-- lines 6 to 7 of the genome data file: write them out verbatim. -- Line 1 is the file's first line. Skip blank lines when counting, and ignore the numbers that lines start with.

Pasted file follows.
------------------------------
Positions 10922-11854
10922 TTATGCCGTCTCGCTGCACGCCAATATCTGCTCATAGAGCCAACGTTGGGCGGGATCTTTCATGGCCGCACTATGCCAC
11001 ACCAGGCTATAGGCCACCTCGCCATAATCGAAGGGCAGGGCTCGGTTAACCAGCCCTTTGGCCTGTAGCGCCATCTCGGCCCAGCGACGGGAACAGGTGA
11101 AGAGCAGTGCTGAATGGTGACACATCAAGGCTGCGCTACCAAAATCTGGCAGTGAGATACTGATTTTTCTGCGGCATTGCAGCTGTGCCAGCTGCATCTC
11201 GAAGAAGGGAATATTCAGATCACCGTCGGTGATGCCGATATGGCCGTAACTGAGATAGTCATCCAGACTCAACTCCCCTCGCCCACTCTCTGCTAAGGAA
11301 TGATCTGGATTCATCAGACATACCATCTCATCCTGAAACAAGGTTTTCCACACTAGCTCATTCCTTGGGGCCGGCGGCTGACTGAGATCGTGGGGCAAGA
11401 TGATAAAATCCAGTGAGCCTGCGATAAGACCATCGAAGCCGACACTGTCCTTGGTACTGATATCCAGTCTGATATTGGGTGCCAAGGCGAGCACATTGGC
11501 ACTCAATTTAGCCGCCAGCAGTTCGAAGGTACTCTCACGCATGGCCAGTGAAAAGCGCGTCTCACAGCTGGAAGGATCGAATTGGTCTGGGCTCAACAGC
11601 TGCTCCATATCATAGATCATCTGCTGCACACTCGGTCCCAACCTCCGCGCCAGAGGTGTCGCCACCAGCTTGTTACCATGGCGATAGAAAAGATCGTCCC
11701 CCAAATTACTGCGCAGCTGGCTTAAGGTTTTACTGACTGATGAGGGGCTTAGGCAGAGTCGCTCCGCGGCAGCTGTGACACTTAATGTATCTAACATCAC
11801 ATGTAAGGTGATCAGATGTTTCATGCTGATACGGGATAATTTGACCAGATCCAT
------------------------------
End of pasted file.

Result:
11301 TGATCTGGATTCATCAGACATACCATCTCATCCTGAAACAAGGTTTTCCACACTAGCTCATTCCTTGGGGCCGGCGGCTGACTGAGATCGTGGGGCAAGA
11401 TGATAAAATCCAGTGAGCCTGCGATAAGACCATCGAAGCCGACACTGTCCTTGGTACTGATATCCAGTCTGATATTGGGTGCCAAGGCGAGCACATTGGC